My sister and I took our mother to watch The Best Exotic Marigold Hotel last weekend. I had slightly low expectations, but we figured she would like it because it was set in India and the main characters were retirees, like her.
The film revolves around a group of aging Londoners who find themselves traveling to Jaipur, India to settle in a retirement resort that promises to be a luxurious, yet affordable, tropical paradise. The group consists of a recent widow, a married couple on the verge of their fortieth wedding anniversary, a wheel-chair bound woman seeking hip replacement surgery, a former high court judge, a single grandmother on the prowl for a rich husband, and a geriatric ladies’ man. Not exactly a fascinating crew on paper.
When they arrive to The Best Exotic Marigold Hotel, they find that it is a dusty shell of past grandeur. The paint on the walls are peeling, there are birds roosting in bedrooms, and the telephones don’t work. The current owner/manager is a young Indian man, played by Dev Patel from Slumdog Millionaire, who skips around, both physically and in speech, and who somehow convinces them all to bear with him while he restores the hotel to its former glory.
Set against the bustling and colorful backdrop of Jaipur, new relationships are forged while old ones are tested. Personalities come out, as do stories of people’s pasts. The script is corny and predictable at times, and in the hands of a less talented cast, this movie would have been a complete failure, but it was saved by possibly the greatest acting ensemble to ever come together for such a simple project. The list is remarkable – Dame Judi Dench, Tom Wilkinson, Bill Nighy, Penelope Wilton, Maggie Smith, Ronald Pickup, and Celie Imrie. There was a rumor that Peter O’Toole and Julie Christie had been slated to play two of the parts, and as hugely talented as they are, I think the final casting was better (Nighy and Wilton got those parts).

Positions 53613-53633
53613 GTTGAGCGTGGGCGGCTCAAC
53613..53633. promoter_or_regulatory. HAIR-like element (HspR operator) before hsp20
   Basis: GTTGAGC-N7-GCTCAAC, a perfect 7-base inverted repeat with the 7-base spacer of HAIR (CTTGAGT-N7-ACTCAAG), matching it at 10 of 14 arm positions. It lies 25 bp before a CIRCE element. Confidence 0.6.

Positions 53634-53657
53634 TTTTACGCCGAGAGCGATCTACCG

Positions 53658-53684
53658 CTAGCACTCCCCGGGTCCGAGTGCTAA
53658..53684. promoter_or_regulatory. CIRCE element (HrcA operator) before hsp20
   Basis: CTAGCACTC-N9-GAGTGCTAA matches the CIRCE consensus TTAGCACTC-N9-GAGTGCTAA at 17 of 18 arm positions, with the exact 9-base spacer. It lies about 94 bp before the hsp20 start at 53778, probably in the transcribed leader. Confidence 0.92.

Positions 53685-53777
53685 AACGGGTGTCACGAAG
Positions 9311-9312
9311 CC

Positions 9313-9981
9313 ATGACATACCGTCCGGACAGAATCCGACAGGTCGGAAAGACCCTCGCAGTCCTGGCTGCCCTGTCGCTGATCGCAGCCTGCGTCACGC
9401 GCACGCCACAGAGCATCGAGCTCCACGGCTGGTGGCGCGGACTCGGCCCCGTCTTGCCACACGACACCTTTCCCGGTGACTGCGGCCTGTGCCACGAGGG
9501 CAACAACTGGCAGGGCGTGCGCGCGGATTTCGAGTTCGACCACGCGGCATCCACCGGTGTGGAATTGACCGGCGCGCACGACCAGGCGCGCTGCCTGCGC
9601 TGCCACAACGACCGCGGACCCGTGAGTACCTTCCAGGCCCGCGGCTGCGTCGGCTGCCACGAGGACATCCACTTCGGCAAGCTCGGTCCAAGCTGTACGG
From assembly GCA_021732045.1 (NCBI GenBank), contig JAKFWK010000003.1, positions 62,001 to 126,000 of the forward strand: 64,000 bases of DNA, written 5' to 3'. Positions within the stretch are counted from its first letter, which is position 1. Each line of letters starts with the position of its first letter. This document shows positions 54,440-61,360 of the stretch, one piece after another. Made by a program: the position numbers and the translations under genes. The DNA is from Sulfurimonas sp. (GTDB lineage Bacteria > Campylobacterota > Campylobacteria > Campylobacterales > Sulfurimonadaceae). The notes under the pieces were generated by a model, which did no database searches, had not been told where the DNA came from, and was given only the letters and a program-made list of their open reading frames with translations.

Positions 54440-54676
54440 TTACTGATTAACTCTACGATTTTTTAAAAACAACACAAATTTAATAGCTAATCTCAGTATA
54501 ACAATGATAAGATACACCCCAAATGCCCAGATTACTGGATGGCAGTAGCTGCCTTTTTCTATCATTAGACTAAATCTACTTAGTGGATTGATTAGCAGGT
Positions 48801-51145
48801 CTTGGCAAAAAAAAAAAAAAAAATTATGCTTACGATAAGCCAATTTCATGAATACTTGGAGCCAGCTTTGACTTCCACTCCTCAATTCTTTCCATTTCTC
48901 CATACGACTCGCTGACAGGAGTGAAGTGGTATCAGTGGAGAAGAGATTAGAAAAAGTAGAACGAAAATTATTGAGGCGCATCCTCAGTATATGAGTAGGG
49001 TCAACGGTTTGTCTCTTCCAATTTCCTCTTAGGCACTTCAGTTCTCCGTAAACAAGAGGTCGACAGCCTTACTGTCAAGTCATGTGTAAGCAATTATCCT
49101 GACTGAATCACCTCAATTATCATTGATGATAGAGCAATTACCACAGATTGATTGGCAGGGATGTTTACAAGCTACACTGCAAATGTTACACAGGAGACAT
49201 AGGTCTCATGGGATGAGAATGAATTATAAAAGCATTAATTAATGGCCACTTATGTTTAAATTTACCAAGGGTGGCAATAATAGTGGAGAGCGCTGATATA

In comparison, British actor Dev Patel’s skills were lacking. I was disappointed by his inability to muster up a believable local accent; he sounded like he was performing a comical mimicry of an Indian person. His character is supposed to be from a successful, cosmopolitan family, and yet he spoke with a gibberish patois that was beyond irritating, although this could be blamed on the writing as well. His mother, played by the beautiful and reliable cross-over actress Lillete Dubey, spoke better English than her young son.
There were also some film conveniences taken that bothered me, for instance, how did these random strangers all happen to decide to move to India at exactly the same time? And how is it possible that for the two months of the film, not a single other retiree arrives at the hotel to check in? And why didn’t it ever rain? A film set in India in the summer has to have rain! And how did Judi Dench’s character’s Dell laptop never get swiped out of her room? I’ll have to put these questions to rest in my brain because I’ll never get answers to them.
Overall, the film was based on a silly premise, but the cast made it worth watching. Judi Dench and Bill Nighy were exceptional. Whether the chemistry between all of the actors was real or not, they’re so good you believe everything they do, and it’s enough to distract from all the failures of the film. Also, my mother liked it, so that was all that mattered.